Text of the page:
Black sea bass, unlike the flounder species, has a thriving population that is growing as its range expands. However, like the flounder species, its distribution in Delaware waters is shrinking as inshore areas that it inhabited as recently as a decade ago have become too warm. Black sea bass are still highly sought by recreational anglers in Delaware, but black sea bass and summer flounder anglers alike now have to head out to deeper, cooler ocean waters to consistently catch these species. Delaware’s black sea bass recreational harvest is now occurring almost entirely from federal waters, which are ocean waters at least three miles offshore, instead of from state waters.

In addition to moving offshore to find preferred temperatures, black sea bass are definitely moving north. Most of the recreational black sea bass catch is now coming from New York and southern New England states rather than the Mid-Atlantic states. The black sea bass population in the Gulf of Maine has also exploded as those waters are now warm enough to support this species.

Warming waters will also result in southern fish species expanding their distributions north into Delaware. While southern and even sub-tropical fish species periodically make an appearance in Delaware waters during late summer, some of these species seem to be establishing themselves in Delaware and others are probably on their way.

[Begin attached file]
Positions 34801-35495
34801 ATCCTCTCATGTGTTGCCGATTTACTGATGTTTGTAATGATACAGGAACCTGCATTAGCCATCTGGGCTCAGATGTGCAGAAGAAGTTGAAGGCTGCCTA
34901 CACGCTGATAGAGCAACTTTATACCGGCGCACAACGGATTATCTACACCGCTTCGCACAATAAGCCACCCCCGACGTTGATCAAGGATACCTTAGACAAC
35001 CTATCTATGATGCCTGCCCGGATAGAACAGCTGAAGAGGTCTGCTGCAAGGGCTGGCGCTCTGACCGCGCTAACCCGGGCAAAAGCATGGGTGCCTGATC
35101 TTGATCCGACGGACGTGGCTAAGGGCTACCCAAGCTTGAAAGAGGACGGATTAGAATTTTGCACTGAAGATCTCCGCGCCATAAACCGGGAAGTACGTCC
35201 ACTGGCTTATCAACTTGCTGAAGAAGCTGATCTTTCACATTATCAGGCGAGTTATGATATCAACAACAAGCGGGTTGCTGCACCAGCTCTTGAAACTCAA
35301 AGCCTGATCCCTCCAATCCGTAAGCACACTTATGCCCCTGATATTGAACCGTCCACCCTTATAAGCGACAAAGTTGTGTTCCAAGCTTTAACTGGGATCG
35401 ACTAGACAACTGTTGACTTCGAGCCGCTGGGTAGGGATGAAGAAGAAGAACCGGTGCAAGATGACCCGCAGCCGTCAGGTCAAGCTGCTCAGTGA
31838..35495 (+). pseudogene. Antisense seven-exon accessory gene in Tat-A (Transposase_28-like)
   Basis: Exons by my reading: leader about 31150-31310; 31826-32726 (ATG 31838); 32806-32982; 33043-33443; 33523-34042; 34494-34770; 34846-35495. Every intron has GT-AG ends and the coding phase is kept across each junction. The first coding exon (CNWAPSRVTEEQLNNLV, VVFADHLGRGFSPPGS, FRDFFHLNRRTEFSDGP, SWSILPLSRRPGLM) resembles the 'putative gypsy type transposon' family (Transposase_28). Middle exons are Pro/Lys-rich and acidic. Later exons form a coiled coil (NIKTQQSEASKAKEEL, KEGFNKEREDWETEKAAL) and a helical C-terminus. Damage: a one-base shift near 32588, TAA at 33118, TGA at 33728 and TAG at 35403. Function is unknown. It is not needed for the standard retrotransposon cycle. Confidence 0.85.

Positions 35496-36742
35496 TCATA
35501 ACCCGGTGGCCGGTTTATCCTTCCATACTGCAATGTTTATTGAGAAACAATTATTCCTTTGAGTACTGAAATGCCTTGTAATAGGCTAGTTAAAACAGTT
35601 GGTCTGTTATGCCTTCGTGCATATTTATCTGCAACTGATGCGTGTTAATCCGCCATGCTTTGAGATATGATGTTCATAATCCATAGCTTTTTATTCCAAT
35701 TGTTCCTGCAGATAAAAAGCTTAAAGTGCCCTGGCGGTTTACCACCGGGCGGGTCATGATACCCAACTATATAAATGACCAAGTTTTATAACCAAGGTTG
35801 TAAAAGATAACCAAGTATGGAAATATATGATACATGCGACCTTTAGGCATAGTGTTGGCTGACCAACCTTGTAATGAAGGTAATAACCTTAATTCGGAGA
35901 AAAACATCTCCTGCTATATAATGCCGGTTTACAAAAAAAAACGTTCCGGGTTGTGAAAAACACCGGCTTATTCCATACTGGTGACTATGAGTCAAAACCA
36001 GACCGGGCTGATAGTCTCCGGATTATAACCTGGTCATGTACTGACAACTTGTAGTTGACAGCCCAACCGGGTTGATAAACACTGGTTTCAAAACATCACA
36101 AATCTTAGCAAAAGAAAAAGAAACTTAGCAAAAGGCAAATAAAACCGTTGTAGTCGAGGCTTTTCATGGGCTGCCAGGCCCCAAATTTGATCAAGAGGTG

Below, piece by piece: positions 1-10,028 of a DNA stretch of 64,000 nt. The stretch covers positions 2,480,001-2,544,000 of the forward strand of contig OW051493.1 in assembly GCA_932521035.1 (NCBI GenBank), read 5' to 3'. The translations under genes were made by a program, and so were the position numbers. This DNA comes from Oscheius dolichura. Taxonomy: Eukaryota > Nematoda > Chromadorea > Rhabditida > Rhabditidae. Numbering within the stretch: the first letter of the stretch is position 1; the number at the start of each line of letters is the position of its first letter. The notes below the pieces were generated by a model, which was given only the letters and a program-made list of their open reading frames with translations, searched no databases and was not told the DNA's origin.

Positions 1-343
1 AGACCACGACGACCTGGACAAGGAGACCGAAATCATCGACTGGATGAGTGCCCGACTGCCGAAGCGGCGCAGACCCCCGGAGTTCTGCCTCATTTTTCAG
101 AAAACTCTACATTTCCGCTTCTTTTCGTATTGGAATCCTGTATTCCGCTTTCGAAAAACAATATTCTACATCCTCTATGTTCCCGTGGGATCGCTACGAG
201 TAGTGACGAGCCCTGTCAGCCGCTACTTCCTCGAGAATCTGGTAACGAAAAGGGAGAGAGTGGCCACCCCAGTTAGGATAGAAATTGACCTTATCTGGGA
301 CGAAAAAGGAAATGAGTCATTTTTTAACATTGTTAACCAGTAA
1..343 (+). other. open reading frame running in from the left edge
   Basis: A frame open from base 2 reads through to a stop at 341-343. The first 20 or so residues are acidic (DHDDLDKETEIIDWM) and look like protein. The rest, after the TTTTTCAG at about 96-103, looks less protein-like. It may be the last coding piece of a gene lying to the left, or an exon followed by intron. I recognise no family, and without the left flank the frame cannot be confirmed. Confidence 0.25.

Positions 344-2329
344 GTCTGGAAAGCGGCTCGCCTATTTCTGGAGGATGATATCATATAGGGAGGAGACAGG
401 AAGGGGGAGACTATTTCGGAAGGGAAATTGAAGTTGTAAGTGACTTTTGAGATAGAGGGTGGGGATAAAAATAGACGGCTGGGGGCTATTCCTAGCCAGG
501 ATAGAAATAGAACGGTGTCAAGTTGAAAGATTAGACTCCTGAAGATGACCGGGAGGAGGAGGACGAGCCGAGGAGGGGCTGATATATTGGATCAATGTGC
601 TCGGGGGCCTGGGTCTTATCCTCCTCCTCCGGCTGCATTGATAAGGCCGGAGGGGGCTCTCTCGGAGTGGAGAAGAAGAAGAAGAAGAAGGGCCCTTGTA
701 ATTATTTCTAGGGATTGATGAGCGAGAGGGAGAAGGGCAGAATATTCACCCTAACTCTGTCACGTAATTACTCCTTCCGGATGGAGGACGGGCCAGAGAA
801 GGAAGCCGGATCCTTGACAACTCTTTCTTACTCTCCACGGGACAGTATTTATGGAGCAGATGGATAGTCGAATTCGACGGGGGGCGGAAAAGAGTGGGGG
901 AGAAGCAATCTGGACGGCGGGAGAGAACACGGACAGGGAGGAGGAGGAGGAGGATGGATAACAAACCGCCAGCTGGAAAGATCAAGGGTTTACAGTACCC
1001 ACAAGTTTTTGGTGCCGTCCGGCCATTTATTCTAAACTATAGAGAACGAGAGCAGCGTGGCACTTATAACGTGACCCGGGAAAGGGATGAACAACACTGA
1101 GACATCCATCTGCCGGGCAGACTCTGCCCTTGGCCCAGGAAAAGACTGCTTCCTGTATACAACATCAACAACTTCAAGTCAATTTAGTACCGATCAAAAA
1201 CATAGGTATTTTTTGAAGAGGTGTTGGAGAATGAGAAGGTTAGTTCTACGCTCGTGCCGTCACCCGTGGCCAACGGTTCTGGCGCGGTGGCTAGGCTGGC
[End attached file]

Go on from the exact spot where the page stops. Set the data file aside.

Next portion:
Cobia are a highly prized southern game fish that were once rarely found north of Virginia. The center of distribution for cobia has moved northward from the Carolinas to the northern North Carolina and southern Virginia area. Delaware anglers reported catching so many cobia in 2016 that the Division of Fish and Wildlife added cobia to the Delaware Sportfishing Tournament for 2017.

Blueline tilefish are a deep-water fish that were not rare in the federal waters off of Delaware, but their population has grown to the point that Delaware, along with neighboring Mid-Atlantic states, established regulations to prevent overfishing in 2016. The Division of Fish and Wildlife added blueline tilefish to the Delaware Sportfishing Tournament in 2015 and saw the state record broken three times in that first year, an indication of its growing availability and popularity among Delaware anglers.

Management issues

These northern shifts in fish populations have presented fisheries management challenges. Coastwide or regional Fisheries Management Plans (FMPs) are used to manage all of these species, but these FMPs have not always kept up with the changing distribution of these species. Take summer flounder and black sea bass as examples.